This week we feature an article by David Tattersall, Head of Client Relations at Handpicked Accountants, an online network housing the best-performing accountants across the UK. He writes about how successful, global brands use social media to deliver outstanding customer service experiences. In the digital era where customer experience is defined by a customer’s first impression of a website, interaction with a chatbot, or response […]
This week we feature an article by David Tattersall, Head of Client Relations at Handpicked Accountants, an online network housing the best-performing accountants across the UK. He writes about how successful, global brands use social media to deliver outstanding customer service experiences.
In the digital era where customer experience is defined by a customer’s first impression of a website, interaction with a chatbot, or response to a social media remarketing advert, the opportunity stands to deliver an omnichannel customer experience. Social media is a powerful tool that can encourage customers to acknowledge a job well done. It is part and parcel of building an online reputation and can drive traffic to your brand at record levels when used tactically.
Social media has forced the hand of businesses to operate transparently and communicate openly with consumers, in addition to investors. It has shifted the goalposts for businesses as online customer feedback can be viewed by any user. It is therefore a powerful tool that can be used to build reputations and break reputations.
We run through how global brands have used social media to deliver outstanding customer service experiences, grow their consumer base, retain clients, and protect their brand reputation.
Many leading brands with enough consumer traffic filled with customer care inquiries operate separate social media accounts dedicated to providing social media support. This isolates complaints and technical inquiries from marketing campaigns, preventing creative messages from being diluted by the likes of refund requests, product defects, and website issues.
Market leaders, such as Nike, Starbucks, and Netflix use the following handles to signpost their customers service Twitter accounts; @NikeService, @StarbucksCare, @Netflixhelps. In addition to responding to tweets, these brands also invite online users to send direct messages. There are features in place to support such accounts, from chatbots, categorization tools for queries, to the option to list online service hours.
After hundreds of KFC stores across the UK run out of chicken, KFC diners turned to Twitter to share their apology poster addressing the ironic issue of a fried chicken shop running out of its core ingredient…chicken. The poster was first printed in British newspapers, Metro and The Sun.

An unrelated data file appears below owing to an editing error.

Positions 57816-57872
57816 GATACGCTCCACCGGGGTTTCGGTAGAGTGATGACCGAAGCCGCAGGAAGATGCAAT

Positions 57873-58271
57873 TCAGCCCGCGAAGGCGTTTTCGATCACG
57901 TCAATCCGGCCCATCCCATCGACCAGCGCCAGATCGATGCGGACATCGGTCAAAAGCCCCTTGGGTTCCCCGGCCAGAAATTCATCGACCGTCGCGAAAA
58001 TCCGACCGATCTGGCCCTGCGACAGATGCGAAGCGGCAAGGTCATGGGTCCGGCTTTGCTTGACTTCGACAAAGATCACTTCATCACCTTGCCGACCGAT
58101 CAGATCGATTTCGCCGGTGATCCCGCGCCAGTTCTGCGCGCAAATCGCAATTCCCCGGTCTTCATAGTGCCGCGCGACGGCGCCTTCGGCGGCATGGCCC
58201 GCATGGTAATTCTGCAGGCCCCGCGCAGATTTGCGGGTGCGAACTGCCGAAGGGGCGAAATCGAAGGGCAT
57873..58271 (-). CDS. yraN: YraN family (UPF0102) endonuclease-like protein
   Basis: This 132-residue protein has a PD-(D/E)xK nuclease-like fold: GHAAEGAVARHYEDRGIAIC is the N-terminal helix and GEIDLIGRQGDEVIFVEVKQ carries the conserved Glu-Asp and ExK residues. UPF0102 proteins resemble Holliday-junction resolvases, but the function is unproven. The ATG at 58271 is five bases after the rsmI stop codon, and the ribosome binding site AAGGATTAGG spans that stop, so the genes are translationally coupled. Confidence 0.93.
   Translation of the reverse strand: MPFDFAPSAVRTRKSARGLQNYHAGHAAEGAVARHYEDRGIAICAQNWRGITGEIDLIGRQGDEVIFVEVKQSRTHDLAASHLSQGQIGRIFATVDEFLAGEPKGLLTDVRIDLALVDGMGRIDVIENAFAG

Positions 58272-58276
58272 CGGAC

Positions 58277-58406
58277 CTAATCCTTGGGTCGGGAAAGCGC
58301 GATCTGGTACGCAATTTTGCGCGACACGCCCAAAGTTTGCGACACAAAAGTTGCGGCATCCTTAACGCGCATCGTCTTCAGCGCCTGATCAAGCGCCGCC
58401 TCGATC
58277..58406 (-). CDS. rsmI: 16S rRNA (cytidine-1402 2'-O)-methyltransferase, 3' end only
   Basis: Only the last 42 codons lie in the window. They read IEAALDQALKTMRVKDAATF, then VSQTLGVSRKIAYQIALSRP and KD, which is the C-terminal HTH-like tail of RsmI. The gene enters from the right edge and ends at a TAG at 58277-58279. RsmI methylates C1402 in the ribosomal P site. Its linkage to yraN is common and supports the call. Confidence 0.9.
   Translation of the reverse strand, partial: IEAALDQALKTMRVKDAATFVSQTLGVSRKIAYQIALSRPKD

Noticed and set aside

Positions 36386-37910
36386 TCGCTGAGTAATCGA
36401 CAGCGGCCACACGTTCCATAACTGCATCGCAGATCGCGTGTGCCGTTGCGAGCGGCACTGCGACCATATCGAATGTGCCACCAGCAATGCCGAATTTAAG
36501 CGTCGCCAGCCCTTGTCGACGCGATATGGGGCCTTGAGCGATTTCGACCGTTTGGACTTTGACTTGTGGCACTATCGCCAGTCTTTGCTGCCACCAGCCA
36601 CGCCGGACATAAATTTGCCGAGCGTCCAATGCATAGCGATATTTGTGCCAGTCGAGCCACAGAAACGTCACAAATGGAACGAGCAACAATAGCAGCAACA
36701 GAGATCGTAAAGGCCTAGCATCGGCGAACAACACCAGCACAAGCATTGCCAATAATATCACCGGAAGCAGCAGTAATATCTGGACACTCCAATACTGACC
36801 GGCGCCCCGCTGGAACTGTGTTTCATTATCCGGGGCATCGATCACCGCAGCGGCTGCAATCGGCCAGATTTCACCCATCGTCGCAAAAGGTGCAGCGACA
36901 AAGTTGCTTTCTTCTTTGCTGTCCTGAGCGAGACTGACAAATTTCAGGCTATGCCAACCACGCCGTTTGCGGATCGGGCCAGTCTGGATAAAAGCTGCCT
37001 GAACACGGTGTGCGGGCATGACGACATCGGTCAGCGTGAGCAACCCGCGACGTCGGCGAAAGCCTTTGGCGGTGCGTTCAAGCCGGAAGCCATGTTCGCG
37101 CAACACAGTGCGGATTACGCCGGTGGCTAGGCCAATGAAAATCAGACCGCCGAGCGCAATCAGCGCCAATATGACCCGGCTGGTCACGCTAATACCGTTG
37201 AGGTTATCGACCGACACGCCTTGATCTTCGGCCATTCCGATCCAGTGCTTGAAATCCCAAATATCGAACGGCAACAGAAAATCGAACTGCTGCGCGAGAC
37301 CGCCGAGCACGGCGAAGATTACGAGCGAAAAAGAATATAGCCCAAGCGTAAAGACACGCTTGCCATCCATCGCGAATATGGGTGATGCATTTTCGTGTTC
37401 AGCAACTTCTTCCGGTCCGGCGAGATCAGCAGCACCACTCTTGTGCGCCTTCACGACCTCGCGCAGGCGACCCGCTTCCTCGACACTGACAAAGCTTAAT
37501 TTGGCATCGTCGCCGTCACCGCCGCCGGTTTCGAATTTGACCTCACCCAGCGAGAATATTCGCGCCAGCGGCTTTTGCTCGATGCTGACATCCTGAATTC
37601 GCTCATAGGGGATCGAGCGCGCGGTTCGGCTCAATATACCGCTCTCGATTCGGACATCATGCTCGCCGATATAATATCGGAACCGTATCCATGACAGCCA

By addressing the issue head-on and apologizing to diners who traveled to their local store to find it closed, the bitter experience quickly turned into a comical one. Branded a ‘PR Crisis Masterclass’, KFC earned its place in the public relations Hall of Fame.
The American Red Cross, a non-profit humanitarian organization, experienced a social media blunder when a rogue tweet made its way through the @RedCross Twitter account. As a disaster and emergency relief service, the following tweet went against the brand’s messaging, tone and image.
“Ryan found two more 4 bottle packs of Dogfish Head’s Midas Touch beer… when we drink we do it right #gettngslizzerd”
Addressing their accidental slip of the tongue, the American Red Cross replied with the following Tweet.
“We’ve deleted the rogue tweet but rest assured the Red Cross is sober and we’ve confiscated the keys.”
Even deleted tweets can find their way back into the public domain, which is why tackling the PR disaster head-on and promptly can save your reputation and turn the Twitter storm into an infamous giggle.
Dubbed the battle of the caterpillars, Marks & Spencer sued Aldi for imitating one of their bestselling confectionery products, Colin the Caterpillar, a Caterpillar-shaped chocolate log wrapped in milk chocolate. Aldi kicked off the Twitter storm with this tweet:
“This is not just any court case, this is… #FreeCuthbert”
Instantly going viral, Aldi increased brand engagement on Twitter by 2000%. M&S matched the tone and tweeted a witty reply to spark laughter and maintain their position that Cuthbert the Caterpillar is a copyright infringement.
M&S tweeted: “Hey @AldiUK we love a charity idea (Colin’s been a BIG fundraiser for years). We just want you to use your own character.
“How about #kevinthecarrotcake? That idea’s on us… and we promise we won’t do Keith.”
These memorable social media moments can unite customers loyal to a particular brand, as seen with the Caterpillar battle between Aldi & M&S. The key is to respond fast before users launch attacks and you take a financial hit. As a voice of authority, consumers can just as easily understand that you are also human, mistakes happen and to find humor in such mishaps.
David Tattersall is Head of Client Relations at Handpicked Accountants, an online network housing the best-performing accountants across the UK. David regularly advises business owners on how to find an accountant, financial reporting duties, insolvency, and company rescue options.
For more articles from Shep Hyken and his guest contributors go to customerserviceblog.com.
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